There have been a myriad of changes during the past 10 years in the management of patients with hip pain. Improvements in implants, refinements in surgical techniques, and advances in non-arthroplasty treatments have led to excellent outcomes and many satisfied patients.
Hip implants have changed dramatically in recent years. Whereas historically almost every hip replacement patient received a metal femoral head and polyethylene socket, surgeons now have a wide variety of implants currently available for selection. The goal of all of these improvements has been to increase the longevity of the artificial joint. Surgeons can now choose from metal/metal bearings, ceramic/ceramic bearings, and cross linked ultra high molecular weight polyethylene. Ceramic and metal hips can be highly polished and have very low friction interactions. Cross linking of polyethylene through radiation results in increased durability and a dramatic reduction of wear. All of these bearing surfaces have been shown to reduce wear in artificial joints, frequently by 90% or more when compared to conventional hip replacements.
Reduced wear decreases the likelihood of loosening or failure of the artificial joint. In addition, the decreased wear allows surgeons to use larger diameter femoral heads, resulting in improved range of motion and reduced risk of dislocation. All of these changes mean better results for patients facing hip replacement surgery.
Surgical techniques have also improved over the past decade. Hip replacements typically required large incisions and a significant and prolonged recovery period. Now surgery is frequently done through incisions that are half the size of older incisions. New approaches, such as mini posterior incisions, anterior approaches and 2 incision techniques have allowed patients to recover more rapidly from the surgery. I have had patients who have played 18 holes of golf less than a month after hip replacement!
Not every patient with hip pain will require hip replacement. Problems such as impingement in the hip and labral tears are now much better recognized and diagnosed than in the past. The doctors at BRBJ have experience treating these problems, which may benefit from minimally invasive joint preserving options such as hip arthroscopy or osteotomy.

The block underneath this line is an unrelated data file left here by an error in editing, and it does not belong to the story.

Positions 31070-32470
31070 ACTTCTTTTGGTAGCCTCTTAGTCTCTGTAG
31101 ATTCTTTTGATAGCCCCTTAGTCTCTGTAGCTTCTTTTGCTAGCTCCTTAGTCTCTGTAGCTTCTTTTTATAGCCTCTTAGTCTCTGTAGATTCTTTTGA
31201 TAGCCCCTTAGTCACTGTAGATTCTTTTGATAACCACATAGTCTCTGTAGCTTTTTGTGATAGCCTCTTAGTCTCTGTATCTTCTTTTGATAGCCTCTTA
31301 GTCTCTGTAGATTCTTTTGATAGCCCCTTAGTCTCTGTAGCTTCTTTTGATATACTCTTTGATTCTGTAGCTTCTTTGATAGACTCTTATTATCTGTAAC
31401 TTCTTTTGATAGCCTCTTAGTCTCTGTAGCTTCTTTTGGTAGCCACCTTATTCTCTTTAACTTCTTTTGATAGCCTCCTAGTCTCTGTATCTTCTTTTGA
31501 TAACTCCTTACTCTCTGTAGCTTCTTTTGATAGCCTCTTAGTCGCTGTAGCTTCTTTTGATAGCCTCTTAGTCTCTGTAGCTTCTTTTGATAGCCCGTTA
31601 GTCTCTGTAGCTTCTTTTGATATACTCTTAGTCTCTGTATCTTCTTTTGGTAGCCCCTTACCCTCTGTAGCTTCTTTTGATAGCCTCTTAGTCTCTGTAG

The hip replacement specialists at Blue Ridge Bone & Joint Clinic, most of whom have received fellowship training in caring for hip problems, continue to bring cutting edge treatments and technologies to our patients in Western North Carolina.
Bill Moyer — Back in the swing after Double Hip Replacement
A familiar face around Henderson County, Bill Moyer, chairman of the Henderson County Board of Commissioners, had been fighting more than budget battles in the last few years. He was fighting intense pain in both hips. "I was walking in a stooped position; I couldn't even bend to tie my shoes." So in December 2008, he decided to have both hips replaced, and chose Pardee's Center for Joint Replacement and Dr. Edward Lilly for the surgery. Though he was reluctant to enter Pardee's Joint Camp ("I'm independent and didn't think I needed group support."), Moyer quickly realized the many benefits to the group experience and being with others going through joint replacement. "Dr. Lilly did a tremendous job. The staff was excellent. I feel that my recovery (less than two months) has been swift, and I am able to do many things that hurt me in the past. My hobbies include gardening, golf and walking, and I have been able to enjoy all three again."